Is Good Credit Score Really Making Any Differene In Loan Approval?
Is a good credit score really necessary? This may seem like a strange question, but the answer is a definite yes. You may not receive a loan approval with a poor credit score and if you are approved your interest rate will be high. Generally, a good credit score is 700 or above which will provide you with the credit you need and at a reasonable interest rate.
Most credit reporting agencies break down credit scores for home mortgages by using the following chart:
750 – 850 is excellent 4.28 interest rate
700 – 749 is good 4.50 interest rate
652 – 699 is fair 5.32 interest rate
550 – 624 is poor 5.89 interest rate
300 – 549 is bad no loan * (based on 2010 rates)
Each interest rate point will cost you up to $1000 depending on the amount that you borrow. If you do not have the resources to make purchases with cash, you do need to have good credit. To further understand your credit, agencies and FICO scoring provides percentages for each item on your credit report. Payment history is 35% of your credit score, balances owed is 30%, credit history or how long you have held credit is 15% of your score, the type of credit accounts you hold is 10%, and if you are trying to get new credit all the time your this reflects on your credit report as 10% of the score.
The first step in determining what your credit score should be is to take advantage of a credit history check. The federal government and the consumer protection agency legislates that credit reporting companies issue you a free yearly credit report. You can get these free reports by registering at www.annualcreditreport.com. Take advantage of this benefit and find out what your scores are to begin taking responsibility for your credit score. In order to get a “good” loan you will need a good FICO score and knowing that score is helpful. If you find that your score is low and you are prohibited from buying a home or a car, there are tactics that will help you develop a good credit score. Begin by paying every debt on time, stop applying for credit, and negotiate with collectors to pay your behind debts. When you negotiate, make sure you request that bad marks be taken off your credit reports.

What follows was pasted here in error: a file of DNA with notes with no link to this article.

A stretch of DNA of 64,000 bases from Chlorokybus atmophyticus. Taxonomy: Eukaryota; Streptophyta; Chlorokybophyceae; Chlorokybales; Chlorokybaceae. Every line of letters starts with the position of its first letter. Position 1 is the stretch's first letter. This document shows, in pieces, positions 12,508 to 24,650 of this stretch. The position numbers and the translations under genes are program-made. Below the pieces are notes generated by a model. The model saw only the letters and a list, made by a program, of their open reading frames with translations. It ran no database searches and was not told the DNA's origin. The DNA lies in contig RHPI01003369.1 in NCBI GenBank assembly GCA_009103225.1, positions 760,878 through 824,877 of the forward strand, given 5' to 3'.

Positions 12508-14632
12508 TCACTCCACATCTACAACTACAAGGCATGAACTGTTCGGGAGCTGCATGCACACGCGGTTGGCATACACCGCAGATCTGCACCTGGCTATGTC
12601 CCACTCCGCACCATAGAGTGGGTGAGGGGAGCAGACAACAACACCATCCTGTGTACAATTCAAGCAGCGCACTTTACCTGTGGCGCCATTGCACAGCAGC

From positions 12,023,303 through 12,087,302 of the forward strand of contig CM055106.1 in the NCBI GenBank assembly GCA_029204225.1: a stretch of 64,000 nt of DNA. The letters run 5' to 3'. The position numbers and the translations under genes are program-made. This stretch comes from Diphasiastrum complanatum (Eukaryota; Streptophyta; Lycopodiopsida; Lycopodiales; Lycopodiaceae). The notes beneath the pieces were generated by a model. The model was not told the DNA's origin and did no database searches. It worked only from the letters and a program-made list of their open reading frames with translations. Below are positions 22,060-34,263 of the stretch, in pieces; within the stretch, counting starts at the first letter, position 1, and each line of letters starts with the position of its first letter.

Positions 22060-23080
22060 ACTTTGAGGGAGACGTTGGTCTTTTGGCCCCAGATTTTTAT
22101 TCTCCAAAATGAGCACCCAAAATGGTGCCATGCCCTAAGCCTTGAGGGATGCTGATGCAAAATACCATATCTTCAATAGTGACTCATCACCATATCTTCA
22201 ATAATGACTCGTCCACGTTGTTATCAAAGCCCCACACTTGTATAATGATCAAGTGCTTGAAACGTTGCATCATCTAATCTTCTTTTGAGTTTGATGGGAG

A good credit score takes time to develop and get back. No one can legally remove any accurate information, but you can ask credit reporting agencies to investigate the information in your file. There should be no charge for this service. Most credit score repair companies use these same tactics of writing to the credit reporting agencies, requesting an investigation, and demanding removal of a poor credit listing. These companies do charge fees for this service. Help yourself by taking responsibility for your credit and begin to create a good credit score by letter writing, paying bills on time, do not apply for credit, and keep your credit inquiries limited.